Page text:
Accepting the situations that life threw at her and adapting what was needed to overcome them, would never have been a conscious motto of Mum's - but I think you will agree with me that it serves as a fitting epitaph.

Thanks for the lessons Mum and thanks for the love.

Friday, March 04, 2011


Still in hospital - good news & not so fantastic but i need to just deal with it news.

Good news

Just today they have managed to hit on the secret formula that can consistently manage my pain - so instead of having to take the maximum doses of Panadeine Forte, seriously high doses of Endone (morphine equivalent tablet) and the occasional injection of Morphine - I'm just back to Panadeine Forte and the occasional Endone. They've managed this with a mix of cortisone (Prednisone), anti-inflammatories (Naproxen) and an unusual drug called Sulfasalazine.

Bad news

The medicos don't particularly like the cocktail because of the associated risks they each have are exacerbated by mixing them, but as all of their previous experiments have agonisingly (for me) failed. My symptoms have left them nowhere else to go. Also, the symptoms are presenting in new areas and old areas that have abated have flared again - indicating that I have a version of this thing that is going to be a longer-term proposition to deal with and they are keeping me in hospital till probably next Wednesday or until it stops turning up in new places and reigniting in areas that have previously died down.

They are also subtly managing my expectations now (which I appreciate) from the optimism they first showed (and I shared) to start to get my head around the fact that this might go on for some time, both now and as an outpatient into the future.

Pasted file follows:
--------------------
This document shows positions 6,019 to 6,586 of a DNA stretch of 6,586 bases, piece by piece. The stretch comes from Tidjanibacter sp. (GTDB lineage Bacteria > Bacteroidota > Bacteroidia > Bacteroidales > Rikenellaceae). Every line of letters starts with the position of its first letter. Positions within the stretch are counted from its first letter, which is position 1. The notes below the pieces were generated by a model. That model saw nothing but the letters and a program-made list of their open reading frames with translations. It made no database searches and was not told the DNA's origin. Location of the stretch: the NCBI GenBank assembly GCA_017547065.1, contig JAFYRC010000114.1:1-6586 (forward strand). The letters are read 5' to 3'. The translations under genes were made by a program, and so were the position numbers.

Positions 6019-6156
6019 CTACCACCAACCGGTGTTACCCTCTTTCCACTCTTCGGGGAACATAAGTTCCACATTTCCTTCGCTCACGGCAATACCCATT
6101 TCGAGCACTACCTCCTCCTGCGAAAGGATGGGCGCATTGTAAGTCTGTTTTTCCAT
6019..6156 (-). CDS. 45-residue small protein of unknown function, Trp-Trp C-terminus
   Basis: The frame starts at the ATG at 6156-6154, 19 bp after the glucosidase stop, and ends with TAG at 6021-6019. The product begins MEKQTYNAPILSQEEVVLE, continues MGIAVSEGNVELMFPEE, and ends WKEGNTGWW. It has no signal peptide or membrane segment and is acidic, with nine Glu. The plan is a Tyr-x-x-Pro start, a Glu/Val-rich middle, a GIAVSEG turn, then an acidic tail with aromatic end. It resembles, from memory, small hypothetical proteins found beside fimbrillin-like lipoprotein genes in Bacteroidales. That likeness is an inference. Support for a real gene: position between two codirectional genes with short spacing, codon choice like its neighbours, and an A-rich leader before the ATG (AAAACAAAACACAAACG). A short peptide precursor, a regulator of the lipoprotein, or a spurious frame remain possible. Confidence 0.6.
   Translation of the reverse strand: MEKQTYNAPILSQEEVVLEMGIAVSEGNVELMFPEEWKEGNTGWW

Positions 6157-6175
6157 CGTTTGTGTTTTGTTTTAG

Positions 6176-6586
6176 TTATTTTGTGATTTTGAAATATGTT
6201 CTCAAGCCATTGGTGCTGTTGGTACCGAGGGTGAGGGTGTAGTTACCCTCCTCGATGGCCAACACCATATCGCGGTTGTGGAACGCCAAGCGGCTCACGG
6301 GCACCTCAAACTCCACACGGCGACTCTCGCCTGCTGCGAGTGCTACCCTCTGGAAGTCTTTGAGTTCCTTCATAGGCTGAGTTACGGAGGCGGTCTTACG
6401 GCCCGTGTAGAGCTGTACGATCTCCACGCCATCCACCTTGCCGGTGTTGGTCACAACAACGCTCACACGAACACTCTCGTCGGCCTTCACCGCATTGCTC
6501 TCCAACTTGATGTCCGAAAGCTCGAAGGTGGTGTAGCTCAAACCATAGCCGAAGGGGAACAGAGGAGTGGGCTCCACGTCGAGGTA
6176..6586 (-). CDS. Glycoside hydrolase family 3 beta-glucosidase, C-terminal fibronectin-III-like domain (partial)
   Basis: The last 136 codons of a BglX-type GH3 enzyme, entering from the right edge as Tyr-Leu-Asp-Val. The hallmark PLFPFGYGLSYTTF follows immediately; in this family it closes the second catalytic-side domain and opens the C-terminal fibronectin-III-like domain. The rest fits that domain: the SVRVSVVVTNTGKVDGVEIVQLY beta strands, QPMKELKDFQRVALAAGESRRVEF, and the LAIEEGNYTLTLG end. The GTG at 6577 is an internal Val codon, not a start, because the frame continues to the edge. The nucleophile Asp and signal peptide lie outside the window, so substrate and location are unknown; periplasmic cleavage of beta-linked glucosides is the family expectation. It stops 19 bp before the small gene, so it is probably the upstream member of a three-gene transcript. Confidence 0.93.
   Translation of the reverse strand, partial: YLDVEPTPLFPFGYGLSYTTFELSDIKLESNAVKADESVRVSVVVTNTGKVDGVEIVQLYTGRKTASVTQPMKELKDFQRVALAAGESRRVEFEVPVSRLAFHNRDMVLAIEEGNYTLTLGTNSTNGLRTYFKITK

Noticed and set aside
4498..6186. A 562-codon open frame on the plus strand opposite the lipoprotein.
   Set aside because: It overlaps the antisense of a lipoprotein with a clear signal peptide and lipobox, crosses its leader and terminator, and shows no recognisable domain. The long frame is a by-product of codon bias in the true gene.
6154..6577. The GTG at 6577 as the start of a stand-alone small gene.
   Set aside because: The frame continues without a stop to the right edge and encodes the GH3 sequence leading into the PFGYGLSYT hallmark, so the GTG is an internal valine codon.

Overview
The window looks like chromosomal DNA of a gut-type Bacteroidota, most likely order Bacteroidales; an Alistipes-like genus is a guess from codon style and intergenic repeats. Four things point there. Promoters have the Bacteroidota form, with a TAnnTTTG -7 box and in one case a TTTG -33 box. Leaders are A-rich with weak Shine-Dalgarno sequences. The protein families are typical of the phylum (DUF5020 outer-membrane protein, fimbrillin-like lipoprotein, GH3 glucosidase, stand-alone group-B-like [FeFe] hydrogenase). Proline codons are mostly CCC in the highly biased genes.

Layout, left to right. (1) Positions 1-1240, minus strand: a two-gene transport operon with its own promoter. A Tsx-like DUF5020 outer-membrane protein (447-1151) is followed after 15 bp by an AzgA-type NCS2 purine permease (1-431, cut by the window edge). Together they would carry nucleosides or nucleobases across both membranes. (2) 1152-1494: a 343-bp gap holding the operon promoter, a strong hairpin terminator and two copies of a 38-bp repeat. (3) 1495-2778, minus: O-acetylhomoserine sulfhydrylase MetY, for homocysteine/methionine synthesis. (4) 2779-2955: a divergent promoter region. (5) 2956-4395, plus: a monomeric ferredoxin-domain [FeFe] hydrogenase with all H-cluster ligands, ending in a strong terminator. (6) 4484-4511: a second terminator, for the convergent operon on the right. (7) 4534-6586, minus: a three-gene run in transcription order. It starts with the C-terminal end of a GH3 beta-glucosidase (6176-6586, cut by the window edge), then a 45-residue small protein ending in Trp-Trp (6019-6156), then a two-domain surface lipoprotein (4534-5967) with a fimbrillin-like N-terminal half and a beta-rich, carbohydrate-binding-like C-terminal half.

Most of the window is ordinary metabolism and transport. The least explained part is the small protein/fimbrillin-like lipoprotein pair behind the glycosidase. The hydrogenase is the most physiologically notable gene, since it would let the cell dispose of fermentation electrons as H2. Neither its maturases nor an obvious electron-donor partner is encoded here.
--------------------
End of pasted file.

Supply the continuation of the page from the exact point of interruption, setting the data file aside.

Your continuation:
The rest

For anyone interested - you have to have the HLA-B27 that roughly 8% of the general population have and a precipitating bacterial infection - in my case Gastro - if you want a good horror story - google Reactive Arthritis. Also whilst I thought I'd never heard of it before - I've been reminded that it is the thing that Daniel Johns from Silverchair got in 2002. Must confess I was skeptical at the time but now have sent him silent apology vibes.

Mum's funeral is on Monday but they are going to give me day release to go.

Here is hoping the symptoms now come under control.

All good :)

Wednesday, March 02, 2011

Farewell Ma - You Played Hard, Ya Done Good

Yep - got a call in the hospital this morning to say Mum had passed away.

Not totally unexpected because she has been slowly deteriorating for quite some time - but it still comes as a shock when it happens.

Apart from the smoking - Mum was a model on how to live your life. She faced every new challenge, every set back and every good fortune with the same pragmatic "get on with it attitude" that I could only ever aspire to.

Mum & Dad were soul mates and we were all amazed at how Mum just got on with things when he died. When she lost her mobility, she just got on with it, when she had to sell the house she had lived in for 48 years, she just got on with it. Accept the situation, overcome and adapt may not have been her conscious motto but it may well be her epitaph.

We'll miss ya Ma - see you when the weather breaks :) xo